Justia Trusts & Estates Opinion Summaries

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Appellants sued Respondents over alleged self-dealing and other purported breaches of fiduciary duty in the administration of a trust. Respondents argued that proceedings in Idaho were improper under the provisions of Title 15, chapter 7 of the Idaho Code (the “trust code”) because they alleged that the principal place of the Trust’s administration was in Indiana. The district court agreed and dismissed Appellants’ complaint. After review, the Idaho Supreme Court determined the district court erred in granting the motion to dismiss. Judgment was reversed and the matter remanded for further proceedings. View "Allen v. Campbell" on Justia Law

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After a woman died and left a will disposing of several parcels of real property and two trailers, her ex-husband — with whom she had maintained a romantic relationship following divorce — filed claims against the woman’s estate for those properties. He contended the decedent had transferred title to three of those parcels to him. He also claimed that they made an agreement about two parcels and the trailer that sat on them: he and the decedent would live there until their deaths, after which the properties would be sold and the proceeds given solely to their great-grandchild. The estate rejected these claims, invoking the statute of frauds. The superior court ruled in favor of the estate, finding that the ex-husband failed to prove the existence of contracts satisfying the statute of frauds and rejecting his alternative claims for restitution. On appeal, the ex-husband argued the proceedings were marred by procedural flaws, and challenged the superior court’s decision on the merits. After review, the Alaska Supreme Court largely affirmed the superior court’s decision, but remanded for further proceedings on the restitution claim involving one parcel. View "In the Matter of the Estate of Alexina Rodman" on Justia Law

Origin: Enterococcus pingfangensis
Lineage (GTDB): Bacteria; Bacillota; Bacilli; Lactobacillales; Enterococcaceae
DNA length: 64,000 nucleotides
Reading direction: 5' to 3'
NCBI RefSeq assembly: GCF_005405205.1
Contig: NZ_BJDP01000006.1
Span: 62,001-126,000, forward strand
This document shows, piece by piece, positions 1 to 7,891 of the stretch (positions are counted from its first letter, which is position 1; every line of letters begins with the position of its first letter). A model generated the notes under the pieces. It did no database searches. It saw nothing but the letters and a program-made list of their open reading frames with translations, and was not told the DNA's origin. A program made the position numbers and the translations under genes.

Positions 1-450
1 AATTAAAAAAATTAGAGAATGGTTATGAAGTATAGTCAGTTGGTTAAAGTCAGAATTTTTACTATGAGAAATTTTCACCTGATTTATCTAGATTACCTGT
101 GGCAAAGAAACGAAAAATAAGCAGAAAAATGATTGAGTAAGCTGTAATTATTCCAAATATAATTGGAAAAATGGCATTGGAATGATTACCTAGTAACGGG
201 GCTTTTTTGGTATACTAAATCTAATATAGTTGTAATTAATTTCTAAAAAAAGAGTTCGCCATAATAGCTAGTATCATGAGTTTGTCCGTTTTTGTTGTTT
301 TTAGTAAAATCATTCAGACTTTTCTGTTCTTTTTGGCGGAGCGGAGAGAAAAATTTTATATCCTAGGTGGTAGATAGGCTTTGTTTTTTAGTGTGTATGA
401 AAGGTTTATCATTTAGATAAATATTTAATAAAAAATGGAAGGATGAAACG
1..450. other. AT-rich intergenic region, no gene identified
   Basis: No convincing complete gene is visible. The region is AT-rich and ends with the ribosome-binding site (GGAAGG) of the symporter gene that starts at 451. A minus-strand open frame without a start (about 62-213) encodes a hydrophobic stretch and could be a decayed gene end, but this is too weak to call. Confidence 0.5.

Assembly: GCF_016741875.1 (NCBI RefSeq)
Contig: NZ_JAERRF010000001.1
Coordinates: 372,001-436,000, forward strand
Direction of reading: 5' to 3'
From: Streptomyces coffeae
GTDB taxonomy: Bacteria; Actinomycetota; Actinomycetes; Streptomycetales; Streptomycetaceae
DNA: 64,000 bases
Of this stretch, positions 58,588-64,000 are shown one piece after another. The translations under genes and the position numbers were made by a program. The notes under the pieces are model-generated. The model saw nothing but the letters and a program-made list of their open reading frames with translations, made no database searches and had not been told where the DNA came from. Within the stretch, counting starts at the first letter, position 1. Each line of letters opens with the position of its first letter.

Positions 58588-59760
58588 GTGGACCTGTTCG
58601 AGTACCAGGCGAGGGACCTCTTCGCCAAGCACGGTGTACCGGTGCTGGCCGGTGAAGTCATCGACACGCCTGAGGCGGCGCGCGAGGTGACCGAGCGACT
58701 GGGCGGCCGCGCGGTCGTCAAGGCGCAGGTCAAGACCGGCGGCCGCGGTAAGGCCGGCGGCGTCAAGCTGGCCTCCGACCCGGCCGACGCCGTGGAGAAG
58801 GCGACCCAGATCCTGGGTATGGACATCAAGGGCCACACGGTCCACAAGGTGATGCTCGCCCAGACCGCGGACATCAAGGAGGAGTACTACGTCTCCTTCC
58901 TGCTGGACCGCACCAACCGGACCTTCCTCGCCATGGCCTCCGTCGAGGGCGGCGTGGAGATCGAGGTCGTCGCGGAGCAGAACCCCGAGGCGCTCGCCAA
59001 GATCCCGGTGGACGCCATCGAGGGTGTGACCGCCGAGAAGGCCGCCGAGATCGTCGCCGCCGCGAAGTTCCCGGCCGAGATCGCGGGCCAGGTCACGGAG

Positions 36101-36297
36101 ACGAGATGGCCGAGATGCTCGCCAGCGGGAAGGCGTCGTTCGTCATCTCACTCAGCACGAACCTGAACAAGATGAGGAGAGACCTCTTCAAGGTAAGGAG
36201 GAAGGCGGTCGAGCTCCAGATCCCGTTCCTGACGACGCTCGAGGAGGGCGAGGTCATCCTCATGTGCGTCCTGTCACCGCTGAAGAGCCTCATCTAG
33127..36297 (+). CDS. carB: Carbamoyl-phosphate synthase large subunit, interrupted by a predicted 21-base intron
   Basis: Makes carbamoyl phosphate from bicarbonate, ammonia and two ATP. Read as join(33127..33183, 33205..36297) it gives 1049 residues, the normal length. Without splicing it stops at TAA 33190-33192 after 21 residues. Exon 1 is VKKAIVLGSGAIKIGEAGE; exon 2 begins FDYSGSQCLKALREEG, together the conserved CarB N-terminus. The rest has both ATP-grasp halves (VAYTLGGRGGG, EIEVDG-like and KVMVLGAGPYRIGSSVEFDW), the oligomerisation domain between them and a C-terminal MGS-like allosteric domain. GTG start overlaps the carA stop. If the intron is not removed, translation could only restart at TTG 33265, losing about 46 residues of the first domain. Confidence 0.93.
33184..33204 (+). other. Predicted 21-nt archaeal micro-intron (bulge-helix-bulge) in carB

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Henry H. Behle IV appealed the grant of summary judgment and award of attorney’s fees in favor of Darren Harr as personal representative of the Estate of Henry L. Behle. Behle filed a petition asking the district court to determine the validity of the decedent’s will and convert the administration to a formal probate. Harr, as personal representative of the Estate, objected to Behle’s petition and moved for summary judgment. Behle argued the probate application was defective because an electronic copy of the decedent’s will was filed with the district court rather than the original. Behle also claimed Harr asserted undue influence over the decedent. The district court granted Harr’s motion for summary judgment and allowed the probate to proceed informally. Harr thereafter moved for an award of attorney's fees. The North Dakota Supreme Court concluded Behle’s contentions only amounted to suspicion; viewing the evidence in the light most favorable to Behle, no genuine issue of material fact existed regarding undue influence. Therefore, the Court concluded the district court did not err in granting summary judgment. However, the Supreme Court found the district court erred in ordering Behle to pay attorney's fees: the district court did not analyze whether the allegations in Behle’s petition were made in good faith when it awarded attorney’s fees under N.D.C.C. 28-26-31. Instead, the district court focused on Behle’s arguments made in opposition to summary judgment. "The plain words of the statute pertain only to pleadings and not to motions or other documents. Accordingly, the district court abused its discretion in awarding attorney’s fees under N.D.C.C. 28-26-31." View "Estate of Behle" on Justia Law